Theorizing Fan Fiction and Fan Communities (edited volume; completed papers due 4/1/05)
Fan fiction has recently gained increasing visibility in both mass media and academic writing. Although numerous insightful essays have appeared in various venues, no comprehensive essay collection has traced the changes and shifts in fan culture and fan fiction since the groundbreaking works of Henry Jenkins, Camille Bacon-Smith, and Constance Penley of the early 1990s.
This essay collection looks to complement these crucial early explorations into fan fiction by expanding their scope and focus to include such recent phenomena as the Internet (with fan culture revolving around Usenet groups, mailing lists, and blogs); the rapid growth of stories featuring previously taboo subjects such as underage sex, incest, and real person fiction (RPF); and the changing demographics of the fan base. Recent work has also queried the frequently debated and constantly shifting attitudes toward writing and community, as well as more sophisticated self-analysis, in part the result of the increasing presence of academic fans.
We are looking for academic essays geared toward a general readership and particularly welcome personal reflections of readers, writers, and fans. This collection strives to be interdisciplinary, and we especially welcome historical, sociological, and anthropological approaches, as well as English and media studies. Essays may focus on particular fandoms and source texts but should ultimately move beyond the specifics to address larger concerns and experiences relevant to fandom and fan fiction at large. Papers will fit into one of four broad sections: history and terminology; text, writer, reader; forms and genres; and community.
1. History and terminology
Factual accounts of history and terminology should be tempered with analysis, perhaps indicating shifts as time passes and as fan fiction moves from hard copy to cyberspace. Traditional zines, fan fiction CDs and downloads, Usenet, mailing lists, and blogs could be analyzed, perhaps in terms of fandom's response to technological change. Analysis of specific fandoms as well as more general overviews are welcome.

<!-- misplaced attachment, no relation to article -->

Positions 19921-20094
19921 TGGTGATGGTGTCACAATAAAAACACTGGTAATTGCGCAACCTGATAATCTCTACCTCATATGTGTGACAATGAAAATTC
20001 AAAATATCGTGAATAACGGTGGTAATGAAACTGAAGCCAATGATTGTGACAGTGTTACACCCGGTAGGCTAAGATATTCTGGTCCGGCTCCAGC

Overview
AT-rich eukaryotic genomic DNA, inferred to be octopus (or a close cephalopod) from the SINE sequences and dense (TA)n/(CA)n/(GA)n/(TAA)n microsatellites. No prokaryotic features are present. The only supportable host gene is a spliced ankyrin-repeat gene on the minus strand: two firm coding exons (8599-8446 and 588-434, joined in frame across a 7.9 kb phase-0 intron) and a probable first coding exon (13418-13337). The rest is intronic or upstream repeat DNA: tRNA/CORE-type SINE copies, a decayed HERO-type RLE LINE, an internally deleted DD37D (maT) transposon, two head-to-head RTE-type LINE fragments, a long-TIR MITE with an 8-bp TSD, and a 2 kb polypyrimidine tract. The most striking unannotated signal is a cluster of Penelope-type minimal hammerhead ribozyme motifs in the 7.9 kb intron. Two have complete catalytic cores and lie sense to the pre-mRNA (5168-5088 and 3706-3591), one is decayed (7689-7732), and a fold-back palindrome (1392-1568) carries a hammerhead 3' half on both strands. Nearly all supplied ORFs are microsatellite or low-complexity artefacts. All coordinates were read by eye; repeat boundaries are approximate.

2. Text, writer, reader
The relationship among any of the three elements of the rhetorical situation needs analysis. Academic/fan, reader/writer, process and writing, engagement with source text (such as episode fixes or traumatic events in the canon source), questions of canon, fanon and characterization, and issues of author insertion and identification--these are just a few uneasy relationships that need contextualization. Studies of the process of writing, as opposed to the product, as central are also needed.
3. Forms and genres
Content (romance, hurt/comfort, Mary Sue, slash, het/ship, genfic, episode fixes, alternate universes and realities, mpreg, BDSM, kinkfic, elves, wingfic) and form (real person fiction or slash, role-playing games, songfic, drabbles) should be assessed with a view to reaching a novel conclusion. Possible topics might include partnership versus enemy romance; the notion of slash as an idealized relationship; and challenge fics.
New analyses of the fan fiction community generating and consuming the texts that take into account new use of technology are needed. LiveJournal and other online communities, the interaction among writer/beta/audience, fan fiction as gift, strategies to meld the fan fiction community (cons, fic archives), and inculcation of new fans into the fan fiction community all need to be theorized in light of technological change and a concomitant lack of policing. Other possible topics include the identity politics of fandom and the emotional investment of fans into fandom, the texts, and each other.
All fandoms are welcome, as are essays about mediafic, bookfic, comicfic, and RPF. The volume will be geared to academics and students interested in jargon-free, theory-based analyses of media and audience, including, among others, students in English, media studies, and sociology. Personal scholarly essays as well as more traditional academic essays are encouraged.
Submit complete essays not more than 7500 words in length (excluding abstract, notes, and works cited). Include an abstract not more than 500 words long that summarizes the argument. Submit files via e-mail in Microsoft Word or .rtf format. Use in-text author-page number citations whenever possible. Use endnotes sparingly for substantive notes. Style according to Chicago 15. If artwork, photographs, or screen shots are included, contact the editors for instructions and copyright release requirements. No simultaneous submissions. We also cannot accept previously published essays. If you have put your essay up on the Internet, we cannot consider it for inclusion. Contact
April 1, 2005. Please inform us in advance of your interest in the project and get in contact with us about any questions you might have about possible submission topics. We also encourage early submission to facilitate revision.
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